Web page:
UPDATE: a memorial page can be found on Facebook
The following is received tonight from Mariann Edgar Budde, Bishop of Washington:
December 25, 2012
I write this Christmas Day with sad news. Bishop Jane Dixon died in her sleep early this morning after a spending a joyful Christmas Eve with her family. Her death comes as a shock to her beloved husband of 52 years, Dixie, to their children and grandchildren, and to all of us blessed to have known Jane as a friend, mentor, and colleague.
Jane was elected bishop suffragan by the people of the Diocese of Washington in 1992 and served until her retirement in August 2002. From January 2001 until June 2002, she held ecclesiastical authority for the diocese as bishop pro tempore. After her retirement, she was senior advisor for interreligious relations at the Interfaith Alliance, where she had served as board chair during her tenure as bishop. In 2011, she shared that organization’s Walter Cronkite Award with journalist Jim Lehrer.
Anglicans across the globe will remember Jane as the second woman bishop in the Episcopal Church and the third in the Anglican Communion. She claimed that distinction not for herself, but for its power to proclaim the gospel. “I am a symbol of the inclusiveness of God,” she said at a press conference on the morning of her consecration.
Jane was born in Mississippi in 1937 and, after being graduated from Vanderbilt University, spent her early life as a teacher and mother. She told a 1992 meeting of the Episcopal Women’s Caucus that she “stepped out of the kitchen into a new and different world,” at age 40 when she enrolled at Virginia Theological Seminary. She received her master of divinity in 1982 and doctor of divinity in 1993.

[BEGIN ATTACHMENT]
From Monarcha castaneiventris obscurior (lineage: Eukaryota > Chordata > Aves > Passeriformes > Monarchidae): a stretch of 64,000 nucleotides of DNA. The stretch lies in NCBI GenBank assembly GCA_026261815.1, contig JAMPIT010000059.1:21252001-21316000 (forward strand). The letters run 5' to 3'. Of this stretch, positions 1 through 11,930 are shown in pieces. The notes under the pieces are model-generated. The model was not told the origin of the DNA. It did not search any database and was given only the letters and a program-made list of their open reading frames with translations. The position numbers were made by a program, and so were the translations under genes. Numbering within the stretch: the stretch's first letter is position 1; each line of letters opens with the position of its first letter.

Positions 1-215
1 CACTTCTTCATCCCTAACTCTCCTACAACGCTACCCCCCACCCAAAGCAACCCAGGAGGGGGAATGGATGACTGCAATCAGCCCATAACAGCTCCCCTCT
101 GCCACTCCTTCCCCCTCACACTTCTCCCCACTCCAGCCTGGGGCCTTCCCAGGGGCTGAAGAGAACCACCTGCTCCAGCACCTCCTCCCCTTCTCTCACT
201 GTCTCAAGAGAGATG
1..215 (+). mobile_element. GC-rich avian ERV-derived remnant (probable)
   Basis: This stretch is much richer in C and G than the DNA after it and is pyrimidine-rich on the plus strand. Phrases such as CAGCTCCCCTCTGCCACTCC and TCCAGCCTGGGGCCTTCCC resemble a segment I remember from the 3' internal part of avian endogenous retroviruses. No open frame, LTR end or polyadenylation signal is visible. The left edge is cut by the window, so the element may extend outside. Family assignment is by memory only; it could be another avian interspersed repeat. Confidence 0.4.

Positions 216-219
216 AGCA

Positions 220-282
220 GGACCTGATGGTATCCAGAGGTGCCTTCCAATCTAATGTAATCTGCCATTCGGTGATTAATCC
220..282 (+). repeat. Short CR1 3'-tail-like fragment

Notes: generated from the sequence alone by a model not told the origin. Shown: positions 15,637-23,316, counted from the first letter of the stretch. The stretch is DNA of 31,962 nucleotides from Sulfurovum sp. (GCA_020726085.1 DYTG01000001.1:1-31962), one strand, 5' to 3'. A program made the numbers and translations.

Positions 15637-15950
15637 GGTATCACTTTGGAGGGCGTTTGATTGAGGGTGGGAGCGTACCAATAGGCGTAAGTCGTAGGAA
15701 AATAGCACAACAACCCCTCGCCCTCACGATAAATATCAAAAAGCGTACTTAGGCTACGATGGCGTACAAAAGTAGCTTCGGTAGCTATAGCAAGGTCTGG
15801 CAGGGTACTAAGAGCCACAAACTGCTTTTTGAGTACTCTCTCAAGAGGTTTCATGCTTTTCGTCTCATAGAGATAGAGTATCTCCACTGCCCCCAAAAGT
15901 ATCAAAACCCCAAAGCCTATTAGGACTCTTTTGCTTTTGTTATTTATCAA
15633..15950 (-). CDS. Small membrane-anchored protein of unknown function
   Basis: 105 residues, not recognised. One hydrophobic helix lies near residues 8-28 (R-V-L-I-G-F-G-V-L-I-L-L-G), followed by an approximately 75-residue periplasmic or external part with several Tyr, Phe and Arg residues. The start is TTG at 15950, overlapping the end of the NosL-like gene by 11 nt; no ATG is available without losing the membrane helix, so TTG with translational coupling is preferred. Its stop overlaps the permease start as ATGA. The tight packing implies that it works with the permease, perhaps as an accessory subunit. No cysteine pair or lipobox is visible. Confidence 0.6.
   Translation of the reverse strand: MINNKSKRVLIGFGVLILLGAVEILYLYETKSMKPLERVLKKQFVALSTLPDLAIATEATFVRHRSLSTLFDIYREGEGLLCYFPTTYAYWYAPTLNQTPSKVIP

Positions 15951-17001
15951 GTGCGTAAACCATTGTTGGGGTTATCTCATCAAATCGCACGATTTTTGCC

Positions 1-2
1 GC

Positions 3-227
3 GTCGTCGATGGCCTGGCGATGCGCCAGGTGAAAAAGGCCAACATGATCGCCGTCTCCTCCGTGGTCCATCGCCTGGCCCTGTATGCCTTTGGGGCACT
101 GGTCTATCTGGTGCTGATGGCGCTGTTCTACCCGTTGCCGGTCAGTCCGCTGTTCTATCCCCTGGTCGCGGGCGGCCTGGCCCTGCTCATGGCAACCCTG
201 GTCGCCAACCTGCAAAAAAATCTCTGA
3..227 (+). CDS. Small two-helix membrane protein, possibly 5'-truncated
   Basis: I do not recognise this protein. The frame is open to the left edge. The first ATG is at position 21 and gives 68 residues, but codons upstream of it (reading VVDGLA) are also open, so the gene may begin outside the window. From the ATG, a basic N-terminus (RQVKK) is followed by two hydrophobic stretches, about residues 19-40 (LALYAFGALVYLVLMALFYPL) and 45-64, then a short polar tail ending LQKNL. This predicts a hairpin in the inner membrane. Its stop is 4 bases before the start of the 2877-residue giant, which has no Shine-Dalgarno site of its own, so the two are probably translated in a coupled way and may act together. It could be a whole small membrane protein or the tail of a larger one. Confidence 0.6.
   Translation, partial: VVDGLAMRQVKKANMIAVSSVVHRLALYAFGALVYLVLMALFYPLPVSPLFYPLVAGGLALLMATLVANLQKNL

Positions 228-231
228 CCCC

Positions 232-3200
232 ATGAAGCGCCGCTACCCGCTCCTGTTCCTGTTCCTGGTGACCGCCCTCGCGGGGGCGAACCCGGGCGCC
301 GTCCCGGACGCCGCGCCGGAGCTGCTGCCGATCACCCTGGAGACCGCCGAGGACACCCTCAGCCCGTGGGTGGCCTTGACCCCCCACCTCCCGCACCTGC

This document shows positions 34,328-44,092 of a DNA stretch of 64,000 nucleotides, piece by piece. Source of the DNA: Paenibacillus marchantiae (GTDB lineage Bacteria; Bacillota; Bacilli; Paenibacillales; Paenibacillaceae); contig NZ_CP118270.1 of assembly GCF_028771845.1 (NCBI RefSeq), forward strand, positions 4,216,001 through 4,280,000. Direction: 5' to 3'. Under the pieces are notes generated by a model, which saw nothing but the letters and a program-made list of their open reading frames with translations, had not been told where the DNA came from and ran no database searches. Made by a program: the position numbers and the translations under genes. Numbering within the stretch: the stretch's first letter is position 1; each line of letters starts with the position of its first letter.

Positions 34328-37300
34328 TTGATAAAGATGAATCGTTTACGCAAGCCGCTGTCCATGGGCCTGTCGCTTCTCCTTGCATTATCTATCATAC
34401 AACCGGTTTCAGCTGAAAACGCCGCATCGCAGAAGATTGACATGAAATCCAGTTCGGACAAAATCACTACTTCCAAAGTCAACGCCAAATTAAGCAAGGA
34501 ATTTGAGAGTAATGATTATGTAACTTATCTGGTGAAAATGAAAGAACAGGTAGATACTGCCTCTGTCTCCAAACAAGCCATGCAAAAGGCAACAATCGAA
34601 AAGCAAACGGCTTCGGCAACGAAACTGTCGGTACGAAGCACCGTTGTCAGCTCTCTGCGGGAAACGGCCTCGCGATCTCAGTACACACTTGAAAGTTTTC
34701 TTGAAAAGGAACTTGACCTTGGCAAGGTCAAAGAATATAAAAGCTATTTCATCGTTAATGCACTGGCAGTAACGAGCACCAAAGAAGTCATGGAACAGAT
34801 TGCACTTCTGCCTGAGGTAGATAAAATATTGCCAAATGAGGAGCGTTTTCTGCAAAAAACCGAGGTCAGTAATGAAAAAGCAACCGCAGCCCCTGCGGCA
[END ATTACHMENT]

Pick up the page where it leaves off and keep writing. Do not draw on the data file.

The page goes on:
Jane, who was rector of St. Philip’s Church in Laurel, Maryland when she was elected bishop, was just the second woman priest in this diocese. Throughout her ministry as priest and bishop, she was a champion for reconciliation and justice.
Called to serve at a time when some refused to accept the authority of a woman bishop, Jane led with courage and conviction, and sometimes at great personal cost. She demonstrated that same bravery and grace when she brought hope and healing to our country by officiating at the National Day of Prayer and Remembrance service at Washington National Cathedral following the tragedy on 9/11.
Jane was a fighter for equality and social justice and this led her to speak at the White House against hate crimes and to stand for inclusiveness within the Episcopal Church.
“Jane is a person who has the courage of her convictions but the grace and humility to know that none of us can equate our ways with God’s ways, our thoughts with God’s thoughts,” said the late Verna Dozier, Jane’s longtime mentor, in the sermon she preached at Jane’s consecration.
Jane is survived by her husband, David McFarland Dixon, Sr., her three children, David, Jr., Edward and Mary, and her beloved grandchildren, Ed, Emma, Madeline, Mack, Rosalie, and Lucy. We are still working out plans for a religious service to celebrate Jane’s life and grieve her death, and I will contact you as soon as I have information to share.
Jane was among the first to telephone me after I had been elected bishop, and she offered to support me in any way she could. Shortly afterwards, Dixie called back and offered that same support to my husband, Paul. Like many, I consider myself blessed to count Jane Dixon as a friend and mentor. She paved the way for us; may we walk on in her spirit.
Mariann Edgar Budde
Bishop of Washington